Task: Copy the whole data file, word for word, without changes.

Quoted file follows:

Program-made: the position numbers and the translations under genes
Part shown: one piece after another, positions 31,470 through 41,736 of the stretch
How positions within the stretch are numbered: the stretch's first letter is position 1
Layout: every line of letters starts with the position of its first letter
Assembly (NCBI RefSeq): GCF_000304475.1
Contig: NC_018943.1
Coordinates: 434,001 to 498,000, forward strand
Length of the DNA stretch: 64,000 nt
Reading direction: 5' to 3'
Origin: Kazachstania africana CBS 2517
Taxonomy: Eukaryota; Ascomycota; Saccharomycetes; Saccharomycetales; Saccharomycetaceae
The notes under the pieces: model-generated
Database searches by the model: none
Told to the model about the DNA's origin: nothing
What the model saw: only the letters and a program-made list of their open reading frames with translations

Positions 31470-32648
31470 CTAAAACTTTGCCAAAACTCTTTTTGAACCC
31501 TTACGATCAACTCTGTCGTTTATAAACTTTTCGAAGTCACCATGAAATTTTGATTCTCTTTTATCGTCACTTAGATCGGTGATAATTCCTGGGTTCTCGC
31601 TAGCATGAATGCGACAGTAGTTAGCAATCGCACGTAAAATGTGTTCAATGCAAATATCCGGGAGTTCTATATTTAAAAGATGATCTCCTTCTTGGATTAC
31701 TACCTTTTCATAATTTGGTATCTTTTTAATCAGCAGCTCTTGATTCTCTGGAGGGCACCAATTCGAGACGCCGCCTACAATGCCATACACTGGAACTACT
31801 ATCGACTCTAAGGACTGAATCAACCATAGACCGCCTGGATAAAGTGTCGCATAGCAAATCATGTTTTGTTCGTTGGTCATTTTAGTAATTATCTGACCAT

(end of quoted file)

Program-made: the position numbers and the translations under genes
Part shown: one piece after another, positions 31,470 through 41,736 of the stretch
How positions within the stretch are numbered: the stretch's first letter is position 1
Layout: every line of letters starts with the position of its first letter
Assembly (NCBI RefSeq): GCF_000304475.1
Contig: NC_018943.1
Coordinates: 434,001 to 498,000, forward strand
Length of the DNA stretch: 64,000 nt
Reading direction: 5' to 3'
Origin: Kazachstania africana CBS 2517
Taxonomy: Eukaryota; Ascomycota; Saccharomycetes; Saccharomycetales; Saccharomycetaceae
The notes under the pieces: model-generated
Database searches by the model: none
Told to the model about the DNA's origin: nothing
What the model saw: only the letters and a program-made list of their open reading frames with translations

Positions 31470-32648
31470 CTAAAACTTTGCCAAAACTCTTTTTGAACCC
31501 TTACGATCAACTCTGTCGTTTATAAACTTTTCGAAGTCACCATGAAATTTTGATTCTCTTTTATCGTCACTTAGATCGGTGATAATTCCTGGGTTCTCGC
31601 TAGCATGAATGCGACAGTAGTTAGCAATCGCACGTAAAATGTGTTCAATGCAAATATCCGGGAGTTCTATATTTAAAAGATGATCTCCTTCTTGGATTAC
31701 TACCTTTTCATAATTTGGTATCTTTTTAATCAGCAGCTCTTGATTCTCTGGAGGGCACCAATTCGAGACGCCGCCTACAATGCCATACACTGGAACTACT
31801 ATCGACTCTAAGGACTGAATCAACCATAGACCGCCTGGATAAAGTGTCGCATAGCAAATCATGTTTTGTTCGTTGGTCATTTTAGTAATTATCTGACCAT